Japanese farmers are switching from green tea to black tea.
When people think of Japanese tea they automatically think of green tea. All that is about to change however. As demand decreases and prices fall amid changing consumption habits, Japanese farmers are now beginning to try their hands at producing black tea.
Green tea was introduced to Japan from China by the Buddhist priest Myõan Eisai in 1191 and as such has a strong connection with Buddhism, particularly Zen. It has had a cult following and even evolved an art form based around it’s preparation and enjoyment known as cha no yu or sadõ (the way of tea). But Japan had a falling out with green tea soon after the fall of the feudal regime of the Tokugawa government (1600-1868).
According to the Japan Tea Association, Japan’s tea farmers first began making black tea in the Meiji period (1868-1912) mainly for export to England and India. For quite a time, Japan actually produced some of the finest black tea in the world and it became very popular in Japan at this time when adopting “Western” fashions was on the rise (wakon yõsai - Japanese spirit, Western ways).
The total domestic production of black tea exceeded 8,000 tons in 1955, but production had quickly declined by the 1970s due to the liberalisation of tea imports in 1971 and the rise in popularity of Japanese green tea.
That is all about to be reversed.
A family income and spending survey carried out by the Internal Affairs and Communications Ministry has shown that the average amount of green tea purchased in 2010 by a household was around 950 grams. This is down dramatically from around 1.2 kilograms only ten years earlier.
Consumption of green tea in Japan has fallen steadily in the last ten years as the Japanese diet and tastes have become increasingly more varied. These days many families don’t even have a teapot in their home.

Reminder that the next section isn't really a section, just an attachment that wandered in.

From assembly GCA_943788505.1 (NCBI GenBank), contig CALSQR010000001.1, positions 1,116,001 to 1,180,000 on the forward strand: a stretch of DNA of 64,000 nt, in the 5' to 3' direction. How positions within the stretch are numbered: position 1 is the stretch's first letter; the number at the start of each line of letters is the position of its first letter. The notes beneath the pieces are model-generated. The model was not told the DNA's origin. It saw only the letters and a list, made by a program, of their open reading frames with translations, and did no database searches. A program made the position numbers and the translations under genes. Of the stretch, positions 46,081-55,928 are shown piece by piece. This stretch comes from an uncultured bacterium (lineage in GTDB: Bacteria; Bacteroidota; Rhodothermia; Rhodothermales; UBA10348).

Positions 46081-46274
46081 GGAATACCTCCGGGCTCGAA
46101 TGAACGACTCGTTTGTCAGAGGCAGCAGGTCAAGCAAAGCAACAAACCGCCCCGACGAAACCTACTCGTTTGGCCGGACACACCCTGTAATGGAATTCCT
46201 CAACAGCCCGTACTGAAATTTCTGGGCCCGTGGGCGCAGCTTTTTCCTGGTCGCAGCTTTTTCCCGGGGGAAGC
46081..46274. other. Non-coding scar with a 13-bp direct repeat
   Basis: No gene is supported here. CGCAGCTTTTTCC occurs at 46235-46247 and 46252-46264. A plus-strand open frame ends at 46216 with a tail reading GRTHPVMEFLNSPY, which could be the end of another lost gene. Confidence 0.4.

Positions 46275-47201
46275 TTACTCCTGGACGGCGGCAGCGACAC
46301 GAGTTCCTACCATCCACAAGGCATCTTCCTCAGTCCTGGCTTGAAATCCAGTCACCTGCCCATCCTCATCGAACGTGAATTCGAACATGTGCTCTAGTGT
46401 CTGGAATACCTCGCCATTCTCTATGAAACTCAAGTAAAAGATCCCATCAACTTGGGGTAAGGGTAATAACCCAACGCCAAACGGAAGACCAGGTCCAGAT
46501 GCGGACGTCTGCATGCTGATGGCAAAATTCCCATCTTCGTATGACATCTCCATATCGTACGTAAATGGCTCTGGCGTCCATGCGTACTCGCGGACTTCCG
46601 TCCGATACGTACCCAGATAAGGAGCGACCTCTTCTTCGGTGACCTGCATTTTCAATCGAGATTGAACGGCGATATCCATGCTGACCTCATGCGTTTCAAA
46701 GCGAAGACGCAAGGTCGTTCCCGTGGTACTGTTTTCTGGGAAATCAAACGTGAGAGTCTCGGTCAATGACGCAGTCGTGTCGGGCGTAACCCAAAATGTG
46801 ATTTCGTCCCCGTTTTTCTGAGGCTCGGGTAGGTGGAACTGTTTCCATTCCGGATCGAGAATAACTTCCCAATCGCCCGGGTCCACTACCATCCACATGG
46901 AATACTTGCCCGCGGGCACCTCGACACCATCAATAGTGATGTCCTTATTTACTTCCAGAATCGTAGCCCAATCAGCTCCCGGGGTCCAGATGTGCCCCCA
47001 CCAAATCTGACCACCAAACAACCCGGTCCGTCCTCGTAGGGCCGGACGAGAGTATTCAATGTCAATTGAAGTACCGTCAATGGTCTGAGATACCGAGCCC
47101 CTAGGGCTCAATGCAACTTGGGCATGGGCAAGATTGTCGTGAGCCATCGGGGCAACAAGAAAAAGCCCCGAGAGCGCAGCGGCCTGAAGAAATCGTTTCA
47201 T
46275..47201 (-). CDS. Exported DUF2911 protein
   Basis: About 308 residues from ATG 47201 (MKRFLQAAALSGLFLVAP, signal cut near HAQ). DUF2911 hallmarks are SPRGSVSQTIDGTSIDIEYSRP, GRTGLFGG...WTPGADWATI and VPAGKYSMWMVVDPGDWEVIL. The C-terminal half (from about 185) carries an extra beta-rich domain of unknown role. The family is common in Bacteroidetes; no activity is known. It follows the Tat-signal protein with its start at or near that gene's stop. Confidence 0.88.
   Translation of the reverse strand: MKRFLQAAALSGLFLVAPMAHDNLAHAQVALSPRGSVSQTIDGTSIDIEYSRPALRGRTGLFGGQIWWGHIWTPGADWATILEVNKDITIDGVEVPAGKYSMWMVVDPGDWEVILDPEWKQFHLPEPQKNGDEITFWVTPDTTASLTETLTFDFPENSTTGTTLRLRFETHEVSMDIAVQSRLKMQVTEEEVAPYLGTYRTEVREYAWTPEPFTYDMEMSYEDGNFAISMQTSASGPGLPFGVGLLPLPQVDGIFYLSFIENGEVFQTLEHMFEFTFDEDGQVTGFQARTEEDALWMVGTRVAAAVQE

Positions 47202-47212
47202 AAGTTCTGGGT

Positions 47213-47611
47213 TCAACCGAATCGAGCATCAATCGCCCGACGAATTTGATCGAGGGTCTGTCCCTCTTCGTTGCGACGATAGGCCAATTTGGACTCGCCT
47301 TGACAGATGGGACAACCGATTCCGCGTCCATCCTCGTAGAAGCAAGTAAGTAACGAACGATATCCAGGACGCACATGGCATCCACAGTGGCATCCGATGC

Fewer people are brewing tea at home with the spread of bottled tea available in convenience stores and vending machines all over Japan.
The lessening demand for high-quality green tea which was once a highly popular gift has continued to diminish, dealing a severe blow to the annual income of tea farmers.
Shizuoka Prefecture, which produces 40% of all raw tea leaf in Japan, says that in 2010 sales of the prefecture’s prized “ichiban cha” (number one green tea) was 20% lower compared with 10 years earlier.
Japanese farmers are now turning to producing black tea from the leaves of Camellia sinensis, those normally used to make green tea. Farmers are experimenting with the famous “Yabukita” variety of tea from Shizuoka that is normally used to make green tea. Yabukita is widely recognised as the best type of tea, with three-quarters of green tea in Japan being Yabukita. Their intention is to produce a new ‘wa kocha’ (Japanese black tea) that is acceptable to Japanese tastes.
This year the Shizuoka Prefectural Government launched a workshop at the Tea Research Centre of the Shizuoka Prefectural Research Institute of Agriculture and Forestry to teach farmers how to create black tea. Unlike green tea, black tea is made through a process of oxidisation in which the leaves are left to turn progressively darker.